Update 12/31, 1:30 pm:
Four emergency weather shelters will reopen Friday at 7 pm, Multnomah County officials announced Friday morning.
The county originally shuttered the shelters Thursday as temperatures in Portland stayed above freezing all day. Freezing temperatures in the low 20s are expected Friday night, triggering the reopening of shelters.
The Oregon Convention Center, East Portland Community Center, Mt. Scott Community Center, and Reynolds High School will open at 7 pm. The four shelters have a total capacity of 435 beds. On Wednesday night—the most recent night shelters were open—about 550 people stayed in the county’s emergency shelters.
The most up to date information about the emergency shelters, including addresses and connecting bus routes, can be found on the county’s cold weather site or by calling 2-1-1, the county’s information line.
Original story, 12/30:
All seven emergency weather shelters in the Portland area will close at 2 pm Thursday, Multnomah County officials announced Thursday morning.
Temperatures Thursday no longer meet the county’s emergency shelter criteria of freezing or below freezing temperatures for four hours or more, county spokesperson Kate Yeiser said. However, with possible freezing temperatures predicted in the coming days, the county may reactivate the emergency shelters later in the week.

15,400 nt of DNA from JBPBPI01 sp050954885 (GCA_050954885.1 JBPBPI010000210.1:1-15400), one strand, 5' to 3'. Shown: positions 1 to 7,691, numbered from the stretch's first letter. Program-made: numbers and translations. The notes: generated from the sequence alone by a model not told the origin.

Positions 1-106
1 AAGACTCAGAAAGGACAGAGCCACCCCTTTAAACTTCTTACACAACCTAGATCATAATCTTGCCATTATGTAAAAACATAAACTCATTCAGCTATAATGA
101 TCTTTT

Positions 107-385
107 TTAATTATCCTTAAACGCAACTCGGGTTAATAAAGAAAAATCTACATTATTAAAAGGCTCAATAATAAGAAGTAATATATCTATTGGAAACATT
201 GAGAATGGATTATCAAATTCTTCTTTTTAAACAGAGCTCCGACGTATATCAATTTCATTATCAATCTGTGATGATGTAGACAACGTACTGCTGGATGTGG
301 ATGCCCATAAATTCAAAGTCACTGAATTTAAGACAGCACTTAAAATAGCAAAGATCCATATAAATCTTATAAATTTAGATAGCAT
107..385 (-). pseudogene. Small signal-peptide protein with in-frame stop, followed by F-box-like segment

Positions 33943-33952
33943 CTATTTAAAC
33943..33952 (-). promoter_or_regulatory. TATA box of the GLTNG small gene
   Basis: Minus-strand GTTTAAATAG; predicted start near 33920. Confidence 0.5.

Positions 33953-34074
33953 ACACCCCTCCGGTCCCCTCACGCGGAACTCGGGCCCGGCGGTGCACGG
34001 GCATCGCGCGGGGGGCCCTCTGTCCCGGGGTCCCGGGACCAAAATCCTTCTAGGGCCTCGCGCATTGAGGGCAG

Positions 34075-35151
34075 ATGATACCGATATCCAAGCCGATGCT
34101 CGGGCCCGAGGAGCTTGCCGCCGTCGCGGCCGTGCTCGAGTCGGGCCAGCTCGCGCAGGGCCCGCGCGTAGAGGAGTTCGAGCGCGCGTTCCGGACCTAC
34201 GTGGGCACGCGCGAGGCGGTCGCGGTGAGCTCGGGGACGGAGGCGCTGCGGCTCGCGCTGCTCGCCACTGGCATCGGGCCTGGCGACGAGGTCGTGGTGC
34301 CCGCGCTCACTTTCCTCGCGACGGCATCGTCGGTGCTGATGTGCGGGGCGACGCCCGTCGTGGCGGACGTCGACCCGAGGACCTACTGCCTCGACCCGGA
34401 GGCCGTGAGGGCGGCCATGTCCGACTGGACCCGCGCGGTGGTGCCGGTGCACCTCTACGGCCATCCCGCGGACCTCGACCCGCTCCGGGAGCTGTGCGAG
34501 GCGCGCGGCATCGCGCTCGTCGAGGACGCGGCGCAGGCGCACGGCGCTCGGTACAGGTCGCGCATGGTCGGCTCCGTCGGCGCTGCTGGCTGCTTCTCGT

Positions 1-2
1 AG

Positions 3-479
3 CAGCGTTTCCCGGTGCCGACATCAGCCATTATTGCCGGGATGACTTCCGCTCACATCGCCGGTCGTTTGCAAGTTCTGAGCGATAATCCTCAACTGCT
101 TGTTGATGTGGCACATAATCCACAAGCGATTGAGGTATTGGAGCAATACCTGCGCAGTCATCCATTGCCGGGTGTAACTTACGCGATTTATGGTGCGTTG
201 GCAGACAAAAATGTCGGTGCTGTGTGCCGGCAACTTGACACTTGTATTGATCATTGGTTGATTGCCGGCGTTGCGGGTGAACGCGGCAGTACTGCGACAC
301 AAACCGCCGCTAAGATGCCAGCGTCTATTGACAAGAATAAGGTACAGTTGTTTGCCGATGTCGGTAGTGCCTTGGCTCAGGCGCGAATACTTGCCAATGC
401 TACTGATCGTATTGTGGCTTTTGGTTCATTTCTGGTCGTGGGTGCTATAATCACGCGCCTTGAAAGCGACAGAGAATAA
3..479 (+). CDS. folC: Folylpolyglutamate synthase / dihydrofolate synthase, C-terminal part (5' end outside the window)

All guests leaving the shelters will be provided with TriMet bus passes and cold-weather supplies like hand warmers, sleeping bags, and gloves.
Multnomah County and the City of Portland declared a state of emergency on December 23 as Portland braced for several days of below-freezing temperatures. The county originally opened five emergency shelter locations on Christmas Day, most of which filled to three-quarters full or full capacity, prompting the county to add two more shelters and relocate one shelter in east Multnomah County to a larger building. As of Tuesday, nearly 800 people had used the shelters over the past four days.
One Multnomah County resident died during the cold snap due to hypothermia, or extreme cold. According to the Oregonian, Portlander Henry Steele died on Christmas Day after getting lost on his way home from the Veterans Administration Hospital in Southwest Portland. Steele, who had dementia, died outside while temperatures were in the mid-30s.
The county will continue to monitor the weather conditions and asked that shelter volunteers who had shifts planned for this weekend remain on standby in case the shelters need to be reactivated. Yeiser said that if the temperatures drop low enough to trigger a reopening of shelters, the county will likely make an announcement the morning the day shelters reopen. Temperatures in Portland are expected to drop to 28 degrees Friday night, according to the National Weather Service.
The county is still encouraging people to sign up as volunteers for potential shelter re-openings. The most up to date information on shelters can be found on the county's cold weather website or by calling 2-1-1, the county's information line. A list of open shelters in Portland can be found here.